Wednesday, June 27, 2007

Ghosts of the Charles Mintz Studio


On a nondescript street just a short walk from the busy intersection of Western Avenue and Santa Monica Blvd. stands a building that's been there for more than eighty years. In those years it's been painted and painted over again. Its large arched windows, once complete with a decorative wrought iron fence have been sealed over.

(click on the images below for larger versions)

This building, not at all different from many others scattered across this city, sits in a state of quiet decay. Weeds, chewing gum, spray paint and goodness-knows-what-else are evident on the walls and sidewalk. One might wonder what things this building has witnessed in its eight decades....

Upon closer inspection it becomes clear....

In 1930 the staff of the nearby Charles Mintz Studio gathered there for a few group photographs.

Here are composer Joe DeNat, Manny Gould, Harry Love, Charles Mintz, George Winkler, Al Rose, Ben Harrison and Jack Carr.

In this photo are DeNat, Art Davis, Charles Mintz, Sid Marcus and Dick Huemer. The building is located at 5454 Virginia Avenue just around the corner from the Mintz Studio at 1154 N. Western Avenue.

Much of the 1920s era stucco work on the building is intact as shown in the photos below. It's a miracle these details exist, considering the amount of renovation (and layers of paint) this place has been subject to!

(click for larger image)

I experienced a mildly chilling moment when it confirmed without question that this is the exact location where these legends of the industry stood to be photographed over 75 years ago.

A few steps away at 5437 Virginia is the apartment building where George Winkler, Manny Gould, Joe DeNat and production manager James Bronis were living at the time. It is apparent that this building too has seen better days.

I'd like to thank Harry McCracken at for having posted the original photos of the Mintz Staff. If you haven't visited Scrappyland yet, I suggest you take a look -- it's a terrific retrospective on an often forgotten cartoon series and the people that created it! The middle group photo is from Leonard Maltin's Of Mice and Magic.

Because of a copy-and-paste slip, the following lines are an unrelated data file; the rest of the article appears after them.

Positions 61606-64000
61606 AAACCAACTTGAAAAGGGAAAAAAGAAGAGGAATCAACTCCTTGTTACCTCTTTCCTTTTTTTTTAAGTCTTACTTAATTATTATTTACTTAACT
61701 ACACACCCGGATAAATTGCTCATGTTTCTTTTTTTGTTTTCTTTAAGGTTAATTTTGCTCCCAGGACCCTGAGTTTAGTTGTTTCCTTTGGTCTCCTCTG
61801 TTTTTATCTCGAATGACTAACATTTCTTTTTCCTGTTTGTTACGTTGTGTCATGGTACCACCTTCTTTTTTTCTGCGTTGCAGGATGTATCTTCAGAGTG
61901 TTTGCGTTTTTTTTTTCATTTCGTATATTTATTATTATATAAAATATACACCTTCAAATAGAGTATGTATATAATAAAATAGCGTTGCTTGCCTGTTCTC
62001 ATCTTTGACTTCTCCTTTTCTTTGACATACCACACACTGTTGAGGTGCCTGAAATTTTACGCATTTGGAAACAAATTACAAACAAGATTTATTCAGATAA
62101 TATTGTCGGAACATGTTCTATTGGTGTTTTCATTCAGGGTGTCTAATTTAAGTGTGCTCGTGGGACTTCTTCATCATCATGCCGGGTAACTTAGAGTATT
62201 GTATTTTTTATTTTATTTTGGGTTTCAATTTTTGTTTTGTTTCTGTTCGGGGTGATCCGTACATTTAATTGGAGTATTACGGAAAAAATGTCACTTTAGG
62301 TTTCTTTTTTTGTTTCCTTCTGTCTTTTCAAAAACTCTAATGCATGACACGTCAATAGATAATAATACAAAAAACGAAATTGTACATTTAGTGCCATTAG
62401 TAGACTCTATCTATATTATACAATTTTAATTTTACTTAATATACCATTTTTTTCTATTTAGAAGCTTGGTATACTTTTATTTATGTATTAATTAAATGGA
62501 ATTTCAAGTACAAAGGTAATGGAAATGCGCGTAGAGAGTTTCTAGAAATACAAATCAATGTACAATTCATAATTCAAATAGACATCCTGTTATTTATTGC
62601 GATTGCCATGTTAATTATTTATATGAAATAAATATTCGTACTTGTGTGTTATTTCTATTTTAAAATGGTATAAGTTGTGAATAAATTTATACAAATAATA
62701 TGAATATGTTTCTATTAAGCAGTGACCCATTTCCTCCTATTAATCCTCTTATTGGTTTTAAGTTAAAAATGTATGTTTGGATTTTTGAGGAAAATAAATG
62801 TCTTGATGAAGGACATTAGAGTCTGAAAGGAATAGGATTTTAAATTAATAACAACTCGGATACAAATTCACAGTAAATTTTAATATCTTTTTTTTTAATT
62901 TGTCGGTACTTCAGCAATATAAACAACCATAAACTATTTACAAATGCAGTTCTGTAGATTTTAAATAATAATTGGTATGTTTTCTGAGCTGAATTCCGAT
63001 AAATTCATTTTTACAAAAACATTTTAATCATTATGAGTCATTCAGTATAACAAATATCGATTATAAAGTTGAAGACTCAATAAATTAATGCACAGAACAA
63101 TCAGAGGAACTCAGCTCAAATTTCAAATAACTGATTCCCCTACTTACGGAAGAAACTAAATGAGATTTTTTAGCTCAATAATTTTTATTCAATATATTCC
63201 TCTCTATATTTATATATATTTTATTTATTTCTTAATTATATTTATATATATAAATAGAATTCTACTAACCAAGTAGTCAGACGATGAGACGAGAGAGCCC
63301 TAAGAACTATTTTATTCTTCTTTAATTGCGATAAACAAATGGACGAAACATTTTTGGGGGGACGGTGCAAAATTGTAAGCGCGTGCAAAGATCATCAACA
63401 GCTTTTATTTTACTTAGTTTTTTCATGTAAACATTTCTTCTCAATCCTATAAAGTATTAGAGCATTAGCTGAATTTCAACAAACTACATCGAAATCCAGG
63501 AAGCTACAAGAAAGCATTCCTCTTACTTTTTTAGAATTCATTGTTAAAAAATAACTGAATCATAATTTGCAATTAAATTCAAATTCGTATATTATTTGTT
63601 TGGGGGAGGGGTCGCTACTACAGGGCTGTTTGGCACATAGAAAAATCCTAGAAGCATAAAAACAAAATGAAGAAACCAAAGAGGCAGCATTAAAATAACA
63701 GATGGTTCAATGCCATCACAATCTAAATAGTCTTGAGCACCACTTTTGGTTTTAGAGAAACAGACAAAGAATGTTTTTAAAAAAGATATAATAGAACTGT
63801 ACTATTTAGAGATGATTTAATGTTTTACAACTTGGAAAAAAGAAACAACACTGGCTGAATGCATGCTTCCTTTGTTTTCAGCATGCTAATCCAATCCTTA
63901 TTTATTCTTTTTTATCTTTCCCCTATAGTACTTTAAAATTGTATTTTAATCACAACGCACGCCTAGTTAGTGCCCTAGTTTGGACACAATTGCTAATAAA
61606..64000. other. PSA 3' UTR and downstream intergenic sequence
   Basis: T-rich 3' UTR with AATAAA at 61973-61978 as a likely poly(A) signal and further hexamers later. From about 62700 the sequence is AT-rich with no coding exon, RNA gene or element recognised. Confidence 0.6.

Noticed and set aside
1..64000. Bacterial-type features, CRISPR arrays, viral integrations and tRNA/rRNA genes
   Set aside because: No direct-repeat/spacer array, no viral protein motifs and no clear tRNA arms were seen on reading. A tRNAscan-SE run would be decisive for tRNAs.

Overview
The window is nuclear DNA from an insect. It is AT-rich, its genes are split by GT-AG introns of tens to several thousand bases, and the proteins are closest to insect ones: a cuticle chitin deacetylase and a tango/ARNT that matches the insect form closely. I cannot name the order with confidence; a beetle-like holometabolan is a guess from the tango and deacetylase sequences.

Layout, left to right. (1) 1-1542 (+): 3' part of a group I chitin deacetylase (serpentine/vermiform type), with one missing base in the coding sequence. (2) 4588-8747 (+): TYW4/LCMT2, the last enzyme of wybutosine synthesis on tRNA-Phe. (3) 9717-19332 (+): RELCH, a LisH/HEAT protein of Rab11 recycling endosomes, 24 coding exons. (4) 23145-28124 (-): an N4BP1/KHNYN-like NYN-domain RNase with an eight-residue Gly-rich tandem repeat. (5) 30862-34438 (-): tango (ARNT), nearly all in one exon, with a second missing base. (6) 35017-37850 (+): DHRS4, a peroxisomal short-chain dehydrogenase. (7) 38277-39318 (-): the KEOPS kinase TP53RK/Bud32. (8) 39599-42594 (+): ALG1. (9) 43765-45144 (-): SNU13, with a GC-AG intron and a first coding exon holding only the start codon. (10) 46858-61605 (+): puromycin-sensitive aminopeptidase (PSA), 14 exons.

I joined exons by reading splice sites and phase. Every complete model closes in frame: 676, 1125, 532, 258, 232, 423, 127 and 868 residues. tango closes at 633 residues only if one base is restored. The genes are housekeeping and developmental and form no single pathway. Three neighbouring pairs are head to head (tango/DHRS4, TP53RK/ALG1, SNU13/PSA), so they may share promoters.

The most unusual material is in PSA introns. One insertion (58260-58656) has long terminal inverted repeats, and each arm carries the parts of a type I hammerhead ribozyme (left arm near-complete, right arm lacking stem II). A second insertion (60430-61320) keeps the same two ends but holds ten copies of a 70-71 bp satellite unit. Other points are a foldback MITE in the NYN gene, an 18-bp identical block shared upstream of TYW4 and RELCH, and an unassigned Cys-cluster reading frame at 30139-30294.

Wednesday, June 6, 2007

Century Birthday - Edward Plumb


Disney composer and orchestrator Edward Holcomb Plumb was born and raised in Streator, Illinois, a town on the Vermilion River 100 miles southwest of Chicago. His parents Samuel and Anna already had two sons by the time Edward was born. Along with his older brothers Samuel Walter, Jr. and Gordon, his grandmother, Levancia Plumb lived with them at 206 Wilson Street.

Plumb arrived in California in the early 1930s and
found work as a composer and orchestrator in the movies. His first work for Disney was for the memorable short, Mother Goose Goes Hollywood.

He married Louise Mason and they welcomed a daughter, Susan in May of 1938. They made their home on a winding street in the hills near Silver Lake. With the addition of two more daughters Anne and Elisabeth in the early 1940s, the family was complete.

While Frank Churchill wrote the songs for Bambi, the poetic score for the film was executed by Ed Plumb. His work on Bambi would earn him the first of his four Academy Award nominations.

Although Disney seemed like home base for Ed, he frequently worked on projects beyond Walt's Studio during the 1940s and early 1950s. He worked on titles for Republic, Paramount and Twentieth Century Fox. At one point he even lent his talents to MGM for the Tom & Jerry short, The Missing Mouse (1953.) It is unclear where Scott Bradley may have been for this one!

By the early 1940s Plumb had moved his family to 12203 Laurel Terrace in the hills of Studio City. Here he was a neighbor of other Disney composers Charles Wolcott, whose home was at 12185 and Joe Dubin who was later at 12373 Laurel Terrace.

Edward worked as orchestrator at the nearby new location of the Disney Studio on the animated features The Three Caballeros, Make Mine Music, Song of the South, So Dear to My Heart, Peter Pan and Lady and the Tramp.

When Disney entered the field of television, Edward was tapped to work on The Disneyland TV show, notably Ward Kimball's "Man in Space" show. He orchestrated on the Davy Crockett films and on Westward Ho The Wagons, that also starred Fess Parker. His final film project, also for Disney, was Johnny Tremain in 1957.

Edward Plumb passed away on Friday April 18, 1958.

(If you haven't already clicked on the location links above, check out the Google Maps Locations for Ed Plumb.)